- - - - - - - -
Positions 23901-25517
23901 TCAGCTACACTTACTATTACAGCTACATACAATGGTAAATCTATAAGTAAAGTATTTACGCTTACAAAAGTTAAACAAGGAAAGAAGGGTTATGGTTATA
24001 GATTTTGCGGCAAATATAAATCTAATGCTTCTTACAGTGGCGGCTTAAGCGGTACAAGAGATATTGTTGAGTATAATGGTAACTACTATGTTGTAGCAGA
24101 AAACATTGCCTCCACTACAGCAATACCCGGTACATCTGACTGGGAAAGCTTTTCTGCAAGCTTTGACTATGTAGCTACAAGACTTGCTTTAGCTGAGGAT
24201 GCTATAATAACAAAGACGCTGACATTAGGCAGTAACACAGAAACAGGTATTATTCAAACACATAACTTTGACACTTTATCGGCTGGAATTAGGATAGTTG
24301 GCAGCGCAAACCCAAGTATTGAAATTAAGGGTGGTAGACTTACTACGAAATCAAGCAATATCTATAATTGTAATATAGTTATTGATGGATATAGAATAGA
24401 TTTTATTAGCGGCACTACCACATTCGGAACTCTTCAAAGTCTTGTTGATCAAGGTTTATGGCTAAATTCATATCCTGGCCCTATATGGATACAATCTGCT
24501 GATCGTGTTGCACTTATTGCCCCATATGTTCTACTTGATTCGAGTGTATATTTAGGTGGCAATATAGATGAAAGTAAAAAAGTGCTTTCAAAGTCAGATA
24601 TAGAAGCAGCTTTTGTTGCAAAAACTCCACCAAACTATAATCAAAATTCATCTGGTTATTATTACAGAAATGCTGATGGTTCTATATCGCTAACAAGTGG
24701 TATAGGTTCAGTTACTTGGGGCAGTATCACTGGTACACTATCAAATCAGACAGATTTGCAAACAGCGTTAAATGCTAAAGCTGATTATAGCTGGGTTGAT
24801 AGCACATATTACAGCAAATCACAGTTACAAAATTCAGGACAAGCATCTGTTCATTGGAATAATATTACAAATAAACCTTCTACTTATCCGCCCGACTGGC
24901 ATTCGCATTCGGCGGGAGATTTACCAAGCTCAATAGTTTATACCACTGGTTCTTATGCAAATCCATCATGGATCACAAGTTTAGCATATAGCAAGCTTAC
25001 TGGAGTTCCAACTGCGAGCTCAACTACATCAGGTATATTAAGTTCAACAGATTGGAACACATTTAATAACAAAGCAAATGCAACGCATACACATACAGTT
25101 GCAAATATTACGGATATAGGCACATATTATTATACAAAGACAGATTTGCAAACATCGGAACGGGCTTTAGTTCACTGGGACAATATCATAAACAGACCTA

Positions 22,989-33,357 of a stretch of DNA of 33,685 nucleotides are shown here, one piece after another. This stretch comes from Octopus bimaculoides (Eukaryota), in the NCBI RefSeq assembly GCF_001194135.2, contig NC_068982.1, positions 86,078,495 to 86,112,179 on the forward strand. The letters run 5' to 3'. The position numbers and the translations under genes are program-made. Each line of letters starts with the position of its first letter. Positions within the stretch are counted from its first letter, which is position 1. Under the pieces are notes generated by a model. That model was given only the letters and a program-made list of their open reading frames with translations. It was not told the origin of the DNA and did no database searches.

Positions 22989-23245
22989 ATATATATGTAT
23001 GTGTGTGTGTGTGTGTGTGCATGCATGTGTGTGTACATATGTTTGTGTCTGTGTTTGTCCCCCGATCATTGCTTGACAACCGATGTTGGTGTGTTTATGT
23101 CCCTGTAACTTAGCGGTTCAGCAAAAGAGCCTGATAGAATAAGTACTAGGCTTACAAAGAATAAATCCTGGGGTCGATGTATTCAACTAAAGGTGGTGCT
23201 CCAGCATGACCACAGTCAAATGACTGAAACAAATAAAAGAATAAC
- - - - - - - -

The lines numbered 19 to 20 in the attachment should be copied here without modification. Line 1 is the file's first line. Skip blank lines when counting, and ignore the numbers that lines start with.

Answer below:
23101 CCCTGTAACTTAGCGGTTCAGCAAAAGAGCCTGATAGAATAAGTACTAGGCTTACAAAGAATAAATCCTGGGGTCGATGTATTCAACTAAAGGTGGTGCT
23201 CCAGCATGACCACAGTCAAATGACTGAAACAAATAAAAGAATAAC